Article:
And Tony Merida, author of the Christ Centered Exposition commentary on the book of Romans, says that when we get to Romans 8, especially verses 31-39, we might have a similar feeling—are all these promises and privileges for every Christian? Or are they only for a few, like really elite Christians.
And the answer is, this is for all of us. As staggering as it is to comprehend, these great and precious promises are for every single follower of Jesus.
Paul asks four “who” questions in this passage. Romans has sixteen chapters, and this is the end of chapter 8, so really these questions are like the midterm exam.
Each of the questions starts with “who”: [Each transition]
Who can be against us? (verse 31)
Who can accuse us? (v. 33)
Who is to condemn us? (v. 34)
Who can separate us? (v. 35)
Now, with each one, he gives the answer of the person or thing that is able to, but doesn’t.
He tells us who is able to be against us, but is actually for us.
He tells us who has the right to accuse or condemn, but chooses not to.
Or, with the last one, the things that seem like they ought to be able to separate us from the love of God, but actually have no power to do so.
And here’s what is truly amazing: Not only do they not do what they have a right to do, but they actually accomplish the exact opposite of what you would expect them to do.
If you really take this to heart, you are going to find you have a capacity for fearless Christianity that you never thought you had. And in fact, you’ll find yourself impatient and bored with weak, timid, riskless, gutless Christianity. Let’s look at them one by one.
1st question: Who can be against us
Paul begins with “what then shall we say to these things?” These things could be the previous paragraph, beginning in verse 28—that all things work together for the good of those who love God and are called according to His purpose. Or you could back it up to verse 1, “There is therefore now no condemnation for those who are in Christ Jesus.” But most scholars believe that these things really is taking into account everything Paul has written so far in Romans. Go back to Romans 1:2. Who is Paul writing to—“to all those in Rome who are loved by God and called to be saints.”
So the entire message of Romans can be summed up in verse 31: GOD IS FOR YOU. That alone should be a source for incredible comfort. God is for you, even though you have sinned and fall short of the glory of God.
God is for you. Even though your sins deserve death, His free gift to you is eternal life through Jesus Christ.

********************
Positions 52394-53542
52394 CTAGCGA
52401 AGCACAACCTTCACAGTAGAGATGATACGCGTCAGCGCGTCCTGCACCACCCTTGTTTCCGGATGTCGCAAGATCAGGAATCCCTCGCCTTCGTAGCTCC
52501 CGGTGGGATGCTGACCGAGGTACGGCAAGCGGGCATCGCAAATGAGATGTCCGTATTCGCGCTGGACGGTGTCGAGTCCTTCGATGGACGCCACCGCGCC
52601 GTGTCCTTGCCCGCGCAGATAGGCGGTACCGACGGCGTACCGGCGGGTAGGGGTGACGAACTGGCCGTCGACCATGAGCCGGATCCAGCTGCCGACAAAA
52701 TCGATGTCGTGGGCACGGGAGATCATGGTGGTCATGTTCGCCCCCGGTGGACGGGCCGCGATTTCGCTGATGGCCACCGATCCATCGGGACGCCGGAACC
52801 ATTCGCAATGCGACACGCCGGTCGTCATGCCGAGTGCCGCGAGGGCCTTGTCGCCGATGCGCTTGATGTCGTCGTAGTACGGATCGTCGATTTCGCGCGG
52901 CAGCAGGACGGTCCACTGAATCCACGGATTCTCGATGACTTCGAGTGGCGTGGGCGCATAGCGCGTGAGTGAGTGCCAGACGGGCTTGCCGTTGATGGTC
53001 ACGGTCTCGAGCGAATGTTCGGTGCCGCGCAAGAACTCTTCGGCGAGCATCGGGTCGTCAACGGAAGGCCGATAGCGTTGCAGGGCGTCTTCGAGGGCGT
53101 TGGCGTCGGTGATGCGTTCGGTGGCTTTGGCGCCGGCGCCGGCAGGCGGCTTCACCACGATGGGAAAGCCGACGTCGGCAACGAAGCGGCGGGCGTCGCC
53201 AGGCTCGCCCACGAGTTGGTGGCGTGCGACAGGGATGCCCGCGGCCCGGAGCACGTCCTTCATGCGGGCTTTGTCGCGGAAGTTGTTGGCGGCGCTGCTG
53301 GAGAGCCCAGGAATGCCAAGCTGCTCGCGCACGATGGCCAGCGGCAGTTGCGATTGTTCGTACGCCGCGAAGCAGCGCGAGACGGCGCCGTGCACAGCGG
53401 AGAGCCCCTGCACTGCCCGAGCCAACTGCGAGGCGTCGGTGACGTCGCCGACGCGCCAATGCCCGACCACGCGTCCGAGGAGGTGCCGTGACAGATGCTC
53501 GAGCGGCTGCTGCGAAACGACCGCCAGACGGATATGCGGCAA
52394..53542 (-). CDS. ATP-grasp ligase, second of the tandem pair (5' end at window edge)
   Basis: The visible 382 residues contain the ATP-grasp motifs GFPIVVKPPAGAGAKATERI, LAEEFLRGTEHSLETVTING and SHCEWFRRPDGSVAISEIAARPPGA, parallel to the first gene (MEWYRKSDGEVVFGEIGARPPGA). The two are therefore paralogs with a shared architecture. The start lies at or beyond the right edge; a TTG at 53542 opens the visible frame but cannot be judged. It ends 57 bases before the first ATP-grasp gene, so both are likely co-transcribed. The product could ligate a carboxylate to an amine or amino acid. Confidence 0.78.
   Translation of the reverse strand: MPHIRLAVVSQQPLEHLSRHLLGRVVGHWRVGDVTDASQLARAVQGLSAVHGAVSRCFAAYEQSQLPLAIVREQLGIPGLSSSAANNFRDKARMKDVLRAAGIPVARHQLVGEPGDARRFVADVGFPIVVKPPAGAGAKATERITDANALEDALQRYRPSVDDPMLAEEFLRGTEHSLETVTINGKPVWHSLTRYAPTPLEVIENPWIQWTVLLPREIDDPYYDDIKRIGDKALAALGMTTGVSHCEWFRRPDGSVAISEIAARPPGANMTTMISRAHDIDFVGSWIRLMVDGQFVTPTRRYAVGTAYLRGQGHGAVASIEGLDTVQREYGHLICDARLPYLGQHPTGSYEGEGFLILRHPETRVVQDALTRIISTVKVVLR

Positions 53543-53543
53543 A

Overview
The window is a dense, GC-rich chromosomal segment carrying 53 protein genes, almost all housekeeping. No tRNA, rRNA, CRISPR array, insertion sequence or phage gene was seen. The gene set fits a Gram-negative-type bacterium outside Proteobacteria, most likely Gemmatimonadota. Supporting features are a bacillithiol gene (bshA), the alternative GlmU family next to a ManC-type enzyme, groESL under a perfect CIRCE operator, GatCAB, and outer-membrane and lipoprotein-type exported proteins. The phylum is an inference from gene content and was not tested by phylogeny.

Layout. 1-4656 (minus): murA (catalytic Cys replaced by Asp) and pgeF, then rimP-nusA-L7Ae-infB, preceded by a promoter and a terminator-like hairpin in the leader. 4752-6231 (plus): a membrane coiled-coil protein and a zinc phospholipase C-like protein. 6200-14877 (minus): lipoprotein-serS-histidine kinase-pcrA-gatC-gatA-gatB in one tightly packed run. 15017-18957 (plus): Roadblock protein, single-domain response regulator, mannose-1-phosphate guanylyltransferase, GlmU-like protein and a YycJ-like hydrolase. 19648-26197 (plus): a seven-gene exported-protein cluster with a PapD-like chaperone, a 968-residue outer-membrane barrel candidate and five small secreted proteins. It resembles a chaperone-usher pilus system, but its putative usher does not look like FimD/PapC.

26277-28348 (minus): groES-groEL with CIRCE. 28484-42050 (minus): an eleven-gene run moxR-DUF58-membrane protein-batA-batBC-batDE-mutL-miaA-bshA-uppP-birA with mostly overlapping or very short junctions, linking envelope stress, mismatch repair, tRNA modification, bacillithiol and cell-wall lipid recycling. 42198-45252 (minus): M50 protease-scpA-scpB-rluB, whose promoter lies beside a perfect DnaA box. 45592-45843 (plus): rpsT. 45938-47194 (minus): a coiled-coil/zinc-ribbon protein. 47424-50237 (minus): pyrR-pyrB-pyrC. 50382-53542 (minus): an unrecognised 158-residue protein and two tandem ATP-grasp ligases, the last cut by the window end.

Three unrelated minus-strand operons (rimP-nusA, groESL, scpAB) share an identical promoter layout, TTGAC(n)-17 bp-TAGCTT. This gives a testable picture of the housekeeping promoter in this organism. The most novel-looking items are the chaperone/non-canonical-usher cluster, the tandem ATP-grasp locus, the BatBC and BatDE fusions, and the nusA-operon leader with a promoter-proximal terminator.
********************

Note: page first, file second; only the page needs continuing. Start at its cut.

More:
God is for you. He demonstrated His love for you in that while you were still a sinner, Christ died for you.
So if God is for you, Paul asks (and he’s spent the last eight chapters proving beyond a shadow of a doubt that God is for you); then who can be against you?
Remember I said that Paul follows up all four of these rhetorical questions with the possible answer. Here’s how it works in the first question:
Question: Who can be against us?
Answer: He who did not spare His own son. God is the only one that could possibly be against us, is the one who did not spare His own son. And if He did not even spare His own son, so great was His desire to restore us to right relationship with Him, then we can be confident. Flip the question and make it a declaration. If God is not against us, then no one can be.
Listen, beloved: The only way God will be against us is if we reject the Son He did not spare for us. If we turn our nose up at so great a gift, then God is right to condemn us. Hebrews 2:3 says, “how shall we escape if we neglect such a great salvation?” If we reject His salvation, then He will reject us.
But when we surrender to His Lordship, not only is God NOT against us, but He graciously gives us all things. There’s that word again. We talked last week about how the Greek word translated “all things” is panta. It doesn’t actually have a word for things. English supplies that. But in the Greek it says, He who did not spare his own son but graciously gave Him up for us ALL, how we He not also with Him graciously give us ALL. What an incredible promise!
Because of that promise, we can live fearlessly. God graciously gives us all things. Think of it like the simplest Venn diagram you’ve ever seen. This circle represents all things. What is the subset of things God hasn’t given us? It’s not there.
2nd question: Who can bring any charge against God’s elect?
Paul asks his second question in verse 33: Who can, or who shall, bring any charge against God’s elect?